Scientists Discover a New Way to Promote Hair Growth

Scientists Discover a New Way to Promote Hair Growth

Thinning hair is something many adult Americans deal with on a daily basis. It can be demoralizing and reduce your feelings of self-confidence.

The best solution to date, is to be fitted for some fabulous-looking wigs, or to go the route of having hair implants put in and never look back.

But what if these choices aren’t for you? Researchers from the University of California have discovered yet another route that might work.

In August of 2017, scientists discovered that stem cells in hair follicles can be activated to make your hair grow.

Hair follicle stem cells live a long time and they’re present in your skin as we speak. They work to produce hair throughout a person’s lifetime and they’re normally inactive, but can quickly activate during a new hair cycle, which is when your new hair grows.

Related: 4 Hair Cuts That Make You Look Years Younger

To come up with their findings, researchers pinpointed certain elements generated by the body that drive hair follicle stem cells to grow hair more quickly. Scientifically speaking, they’re called lactate and pyruvate.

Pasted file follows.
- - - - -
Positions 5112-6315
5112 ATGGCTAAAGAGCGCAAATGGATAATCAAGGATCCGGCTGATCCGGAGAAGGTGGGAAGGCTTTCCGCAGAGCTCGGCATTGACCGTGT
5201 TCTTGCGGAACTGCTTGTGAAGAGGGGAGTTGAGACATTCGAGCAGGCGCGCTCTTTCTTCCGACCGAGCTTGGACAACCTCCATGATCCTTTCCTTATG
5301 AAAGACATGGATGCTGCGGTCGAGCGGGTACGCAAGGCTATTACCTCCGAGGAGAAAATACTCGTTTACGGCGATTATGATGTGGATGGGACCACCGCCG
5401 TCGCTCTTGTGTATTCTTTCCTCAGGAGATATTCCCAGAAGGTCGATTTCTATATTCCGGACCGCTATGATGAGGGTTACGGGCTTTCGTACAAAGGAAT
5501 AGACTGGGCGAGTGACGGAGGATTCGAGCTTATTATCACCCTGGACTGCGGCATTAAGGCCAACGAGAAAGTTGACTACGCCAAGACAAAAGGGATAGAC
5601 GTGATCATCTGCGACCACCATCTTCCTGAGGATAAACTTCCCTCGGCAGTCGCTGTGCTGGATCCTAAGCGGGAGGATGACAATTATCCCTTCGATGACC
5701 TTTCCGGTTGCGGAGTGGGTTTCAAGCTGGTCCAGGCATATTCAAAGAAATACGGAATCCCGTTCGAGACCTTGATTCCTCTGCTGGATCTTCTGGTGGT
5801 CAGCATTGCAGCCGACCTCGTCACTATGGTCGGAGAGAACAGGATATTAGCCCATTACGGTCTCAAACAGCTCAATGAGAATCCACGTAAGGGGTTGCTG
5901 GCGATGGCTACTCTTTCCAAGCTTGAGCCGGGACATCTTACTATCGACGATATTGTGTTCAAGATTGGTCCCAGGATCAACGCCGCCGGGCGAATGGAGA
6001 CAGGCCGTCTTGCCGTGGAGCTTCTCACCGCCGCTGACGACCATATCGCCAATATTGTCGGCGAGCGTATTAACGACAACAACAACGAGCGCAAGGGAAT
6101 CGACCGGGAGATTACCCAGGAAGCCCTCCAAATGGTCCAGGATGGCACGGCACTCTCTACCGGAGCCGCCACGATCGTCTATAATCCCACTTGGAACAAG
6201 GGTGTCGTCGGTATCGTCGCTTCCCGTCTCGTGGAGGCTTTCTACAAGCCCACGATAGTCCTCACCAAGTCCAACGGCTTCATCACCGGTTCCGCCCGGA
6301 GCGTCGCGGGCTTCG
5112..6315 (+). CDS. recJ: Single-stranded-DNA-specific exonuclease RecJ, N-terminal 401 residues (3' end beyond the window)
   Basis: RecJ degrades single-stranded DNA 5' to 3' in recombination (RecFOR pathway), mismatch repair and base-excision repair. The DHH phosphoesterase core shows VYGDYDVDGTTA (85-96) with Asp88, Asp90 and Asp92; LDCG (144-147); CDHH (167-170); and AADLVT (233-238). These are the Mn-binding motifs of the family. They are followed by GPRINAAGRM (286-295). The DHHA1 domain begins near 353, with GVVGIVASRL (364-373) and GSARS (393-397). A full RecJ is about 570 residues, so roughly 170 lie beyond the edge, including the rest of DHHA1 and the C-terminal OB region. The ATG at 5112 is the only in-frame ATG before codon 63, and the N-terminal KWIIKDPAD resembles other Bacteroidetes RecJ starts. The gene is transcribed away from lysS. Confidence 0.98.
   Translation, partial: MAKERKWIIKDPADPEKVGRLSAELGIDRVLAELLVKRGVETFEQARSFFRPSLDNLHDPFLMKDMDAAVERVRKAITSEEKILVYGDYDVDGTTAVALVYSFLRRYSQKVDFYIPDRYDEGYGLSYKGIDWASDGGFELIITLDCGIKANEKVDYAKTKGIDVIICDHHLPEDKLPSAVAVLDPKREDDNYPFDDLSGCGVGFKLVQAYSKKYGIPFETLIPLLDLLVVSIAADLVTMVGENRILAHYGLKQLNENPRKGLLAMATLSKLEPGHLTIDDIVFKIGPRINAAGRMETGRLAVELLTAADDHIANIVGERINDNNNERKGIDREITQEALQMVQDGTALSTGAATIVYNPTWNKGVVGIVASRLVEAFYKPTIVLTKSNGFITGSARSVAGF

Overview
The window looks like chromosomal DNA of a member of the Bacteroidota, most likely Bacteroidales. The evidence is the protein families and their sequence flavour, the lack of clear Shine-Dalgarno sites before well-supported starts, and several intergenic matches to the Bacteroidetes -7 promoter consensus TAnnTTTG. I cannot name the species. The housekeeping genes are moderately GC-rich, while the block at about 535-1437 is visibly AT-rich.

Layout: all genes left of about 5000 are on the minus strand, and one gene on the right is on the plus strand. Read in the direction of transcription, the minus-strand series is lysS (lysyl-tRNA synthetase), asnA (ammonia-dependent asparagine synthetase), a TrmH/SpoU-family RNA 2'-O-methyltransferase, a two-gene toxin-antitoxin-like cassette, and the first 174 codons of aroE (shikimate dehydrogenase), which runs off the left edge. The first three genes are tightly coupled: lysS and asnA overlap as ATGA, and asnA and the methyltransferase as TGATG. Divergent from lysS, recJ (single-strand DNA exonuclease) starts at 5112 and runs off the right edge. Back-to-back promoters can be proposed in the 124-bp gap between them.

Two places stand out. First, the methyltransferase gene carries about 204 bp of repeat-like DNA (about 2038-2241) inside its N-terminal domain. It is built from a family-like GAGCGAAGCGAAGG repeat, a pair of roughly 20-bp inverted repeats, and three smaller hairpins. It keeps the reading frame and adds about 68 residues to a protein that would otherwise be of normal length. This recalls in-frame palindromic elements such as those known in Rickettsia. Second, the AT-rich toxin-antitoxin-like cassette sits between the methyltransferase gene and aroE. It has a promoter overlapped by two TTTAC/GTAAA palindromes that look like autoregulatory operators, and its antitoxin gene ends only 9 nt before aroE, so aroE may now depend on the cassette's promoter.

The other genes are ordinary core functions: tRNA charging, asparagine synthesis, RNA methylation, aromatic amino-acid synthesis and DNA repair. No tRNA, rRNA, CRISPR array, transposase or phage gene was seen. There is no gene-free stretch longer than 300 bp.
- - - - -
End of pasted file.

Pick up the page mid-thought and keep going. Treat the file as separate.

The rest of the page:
Following this, they  looked for drugs that could be applied to skin with the same effect. They identified two that did the trick, at least in mice: RCGD423 and UK5099.

“Before this, no one knew that increasing or decreasing the lactate would have an effect on hair follicle stem cells,” said Lowry, a professor of molecular, cell and developmental biology. “The idea of using drugs to stimulate hair growth through hair follicle stem cells is very promising given how many millions of people, both men and women, deal with hair loss.”

Researchers said they’re hoping the discovery can lead to new drugs.  Promoting hair growth for people suffering from baldness and hair loss associated with factors like a hormonal imbalance, stress, aging or chemotherapy treatment, could benefit many. For the moment, you’ll need that wig. In time, however, there could be another route.

Photo credit: halitomer/Shutterstock

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